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Henry James, Oscar Wilde and Aesthetic Culture$
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Michele Mendelssohn

Print publication date: 2007

Print ISBN-13: 9780748623853

Published to Edinburgh Scholarship Online: March 2012

DOI: 10.3366/edinburgh/9780748623853.001.0001

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The Gentle Art of Making Enemies and of Remaking Aestheticism

The Gentle Art of Making Enemies and of Remaking Aestheticism

Chapter:
(p.90) Chapter 2 The Gentle Art of Making Enemies and of Remaking Aestheticism
Source:
Henry James, Oscar Wilde and Aesthetic Culture
Author(s):

Michèle Mendelssohn

Publisher:
Edinburgh University Press
DOI:10.3366/edinburgh/9780748623853.003.0003

Widely perceived to be an aesthete-for-hire, Oscar Wilde's purpose in the late 1880s and early 1890s was to shed this image and develop his own aesthetic ideals. One of the ways he did this was quite literally by putting things between boards. As a result, Wilde transformed himself into a real artist and a professional man of letters. He also reinvented Aestheticism in the process. This metamorphosis was due in no small part to his clashes with the painter James McNeill Whistler, as well as with Henry James. Wilde's systematic assimilation and reformulation of their views suggests that plagiarism and appropriation were integral to Aestheticism's evolution. This chapter explores how Wilde redeveloped Aestheticism through a programmatic assault on Whistler and James. Examined through the lens of his evolving artistic philosophy, Intentions and The Picture of Dorian Gray unequivocally testify to his intention to remodel Aestheticism and to make it over in his own image.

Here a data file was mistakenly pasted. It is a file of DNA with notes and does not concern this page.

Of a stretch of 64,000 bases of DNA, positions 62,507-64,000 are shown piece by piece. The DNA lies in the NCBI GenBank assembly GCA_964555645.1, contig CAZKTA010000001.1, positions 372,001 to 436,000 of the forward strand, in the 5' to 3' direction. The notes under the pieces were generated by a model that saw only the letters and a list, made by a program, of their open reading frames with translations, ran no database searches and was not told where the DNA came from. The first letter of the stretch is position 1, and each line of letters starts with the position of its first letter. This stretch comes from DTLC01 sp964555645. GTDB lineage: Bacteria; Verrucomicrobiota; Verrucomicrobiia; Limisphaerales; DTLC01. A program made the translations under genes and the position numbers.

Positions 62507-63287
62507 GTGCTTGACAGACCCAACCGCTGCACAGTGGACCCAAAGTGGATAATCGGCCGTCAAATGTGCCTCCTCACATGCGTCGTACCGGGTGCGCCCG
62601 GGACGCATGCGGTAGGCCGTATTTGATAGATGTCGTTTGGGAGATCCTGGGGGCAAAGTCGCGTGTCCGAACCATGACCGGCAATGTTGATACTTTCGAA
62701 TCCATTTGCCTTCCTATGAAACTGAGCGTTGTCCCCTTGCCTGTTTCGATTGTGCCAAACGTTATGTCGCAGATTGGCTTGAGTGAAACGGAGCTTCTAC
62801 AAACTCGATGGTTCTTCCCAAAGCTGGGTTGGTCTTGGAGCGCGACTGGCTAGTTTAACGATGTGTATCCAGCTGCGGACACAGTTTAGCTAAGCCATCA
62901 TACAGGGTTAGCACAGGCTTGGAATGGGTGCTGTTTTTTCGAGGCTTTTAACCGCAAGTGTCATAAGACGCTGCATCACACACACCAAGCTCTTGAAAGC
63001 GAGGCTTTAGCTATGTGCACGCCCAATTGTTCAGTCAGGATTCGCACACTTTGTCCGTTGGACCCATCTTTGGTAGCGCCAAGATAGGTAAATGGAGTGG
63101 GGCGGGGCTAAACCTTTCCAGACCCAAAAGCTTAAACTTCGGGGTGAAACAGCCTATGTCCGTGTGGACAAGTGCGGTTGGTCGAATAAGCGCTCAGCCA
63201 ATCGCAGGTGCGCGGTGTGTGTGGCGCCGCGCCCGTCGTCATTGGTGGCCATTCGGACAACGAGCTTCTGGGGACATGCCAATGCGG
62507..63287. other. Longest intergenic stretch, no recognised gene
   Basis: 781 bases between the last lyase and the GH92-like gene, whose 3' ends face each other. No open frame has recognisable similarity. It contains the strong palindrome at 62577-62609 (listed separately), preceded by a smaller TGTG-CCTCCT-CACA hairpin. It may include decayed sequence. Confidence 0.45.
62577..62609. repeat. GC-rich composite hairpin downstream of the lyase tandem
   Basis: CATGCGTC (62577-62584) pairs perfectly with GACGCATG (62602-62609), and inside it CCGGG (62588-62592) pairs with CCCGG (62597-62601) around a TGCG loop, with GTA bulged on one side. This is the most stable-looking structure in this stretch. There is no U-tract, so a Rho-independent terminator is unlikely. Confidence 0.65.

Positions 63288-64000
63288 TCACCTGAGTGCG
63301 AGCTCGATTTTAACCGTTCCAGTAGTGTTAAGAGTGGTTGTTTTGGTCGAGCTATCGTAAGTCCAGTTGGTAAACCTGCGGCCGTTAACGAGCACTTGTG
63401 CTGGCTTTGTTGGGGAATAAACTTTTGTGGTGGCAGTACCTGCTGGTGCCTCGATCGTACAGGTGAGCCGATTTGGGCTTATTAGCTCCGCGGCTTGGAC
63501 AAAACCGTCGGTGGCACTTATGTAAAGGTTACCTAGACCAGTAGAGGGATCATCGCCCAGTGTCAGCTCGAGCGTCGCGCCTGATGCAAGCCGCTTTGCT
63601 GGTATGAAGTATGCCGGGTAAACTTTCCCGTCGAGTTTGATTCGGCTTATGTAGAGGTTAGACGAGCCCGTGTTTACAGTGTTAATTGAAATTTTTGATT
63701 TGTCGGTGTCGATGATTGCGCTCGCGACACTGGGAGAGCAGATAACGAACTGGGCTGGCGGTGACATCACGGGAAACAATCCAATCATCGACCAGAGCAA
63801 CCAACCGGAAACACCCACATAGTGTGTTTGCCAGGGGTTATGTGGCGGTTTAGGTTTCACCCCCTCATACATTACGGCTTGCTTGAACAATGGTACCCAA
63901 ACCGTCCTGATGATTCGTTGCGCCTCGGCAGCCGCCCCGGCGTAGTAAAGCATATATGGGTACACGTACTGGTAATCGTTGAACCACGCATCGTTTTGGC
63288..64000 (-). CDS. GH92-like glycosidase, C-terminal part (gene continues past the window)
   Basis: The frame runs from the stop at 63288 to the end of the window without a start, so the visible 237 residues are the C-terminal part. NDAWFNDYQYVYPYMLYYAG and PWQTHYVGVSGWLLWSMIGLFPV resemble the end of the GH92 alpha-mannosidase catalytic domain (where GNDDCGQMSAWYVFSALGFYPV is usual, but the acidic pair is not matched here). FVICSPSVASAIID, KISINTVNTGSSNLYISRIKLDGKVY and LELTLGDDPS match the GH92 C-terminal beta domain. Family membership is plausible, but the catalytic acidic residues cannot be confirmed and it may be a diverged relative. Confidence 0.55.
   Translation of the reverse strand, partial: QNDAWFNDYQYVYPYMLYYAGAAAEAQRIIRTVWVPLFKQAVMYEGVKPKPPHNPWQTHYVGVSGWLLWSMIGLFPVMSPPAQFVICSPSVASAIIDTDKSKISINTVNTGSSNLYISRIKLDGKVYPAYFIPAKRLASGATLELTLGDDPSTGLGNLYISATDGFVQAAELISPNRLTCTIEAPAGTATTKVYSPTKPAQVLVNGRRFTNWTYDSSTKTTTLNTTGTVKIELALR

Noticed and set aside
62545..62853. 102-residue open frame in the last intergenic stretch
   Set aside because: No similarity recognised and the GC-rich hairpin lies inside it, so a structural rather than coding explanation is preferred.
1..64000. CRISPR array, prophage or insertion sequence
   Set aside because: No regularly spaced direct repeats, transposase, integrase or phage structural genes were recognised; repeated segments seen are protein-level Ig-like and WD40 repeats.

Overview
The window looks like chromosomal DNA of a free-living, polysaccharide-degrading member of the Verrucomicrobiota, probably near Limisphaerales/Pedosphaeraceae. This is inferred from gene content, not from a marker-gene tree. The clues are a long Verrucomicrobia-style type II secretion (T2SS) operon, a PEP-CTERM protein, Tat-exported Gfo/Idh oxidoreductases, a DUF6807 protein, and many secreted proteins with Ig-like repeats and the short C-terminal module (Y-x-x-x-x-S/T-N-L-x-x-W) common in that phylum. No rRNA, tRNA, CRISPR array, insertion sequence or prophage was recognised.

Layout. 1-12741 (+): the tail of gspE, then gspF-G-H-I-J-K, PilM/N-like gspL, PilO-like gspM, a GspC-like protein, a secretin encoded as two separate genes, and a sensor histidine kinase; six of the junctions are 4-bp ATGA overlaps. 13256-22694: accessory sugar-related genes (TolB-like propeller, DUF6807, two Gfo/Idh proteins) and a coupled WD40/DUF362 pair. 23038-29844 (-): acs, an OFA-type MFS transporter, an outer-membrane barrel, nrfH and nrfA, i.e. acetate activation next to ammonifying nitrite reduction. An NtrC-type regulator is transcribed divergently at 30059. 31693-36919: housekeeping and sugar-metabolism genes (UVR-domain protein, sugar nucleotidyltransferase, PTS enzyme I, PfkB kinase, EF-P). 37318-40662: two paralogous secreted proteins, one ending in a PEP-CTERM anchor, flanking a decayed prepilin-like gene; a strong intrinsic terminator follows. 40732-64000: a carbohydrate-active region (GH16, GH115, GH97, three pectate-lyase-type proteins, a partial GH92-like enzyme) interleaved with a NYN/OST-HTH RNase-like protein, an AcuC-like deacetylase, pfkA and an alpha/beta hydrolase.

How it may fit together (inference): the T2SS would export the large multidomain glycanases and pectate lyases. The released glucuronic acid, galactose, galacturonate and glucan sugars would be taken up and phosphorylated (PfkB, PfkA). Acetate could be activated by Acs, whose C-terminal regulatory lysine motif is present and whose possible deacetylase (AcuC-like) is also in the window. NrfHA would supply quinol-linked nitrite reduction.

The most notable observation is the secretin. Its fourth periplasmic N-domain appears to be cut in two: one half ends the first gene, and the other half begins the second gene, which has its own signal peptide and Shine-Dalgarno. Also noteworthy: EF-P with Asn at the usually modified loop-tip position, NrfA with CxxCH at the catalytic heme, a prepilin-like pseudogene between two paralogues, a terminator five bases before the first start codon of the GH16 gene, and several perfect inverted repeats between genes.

Keywords:   Henry James, Oscar Wilde, Aestheticism, James McNeill Whistler, plagiarism, appropriation, Intentions, The Picture of Dorian Gray

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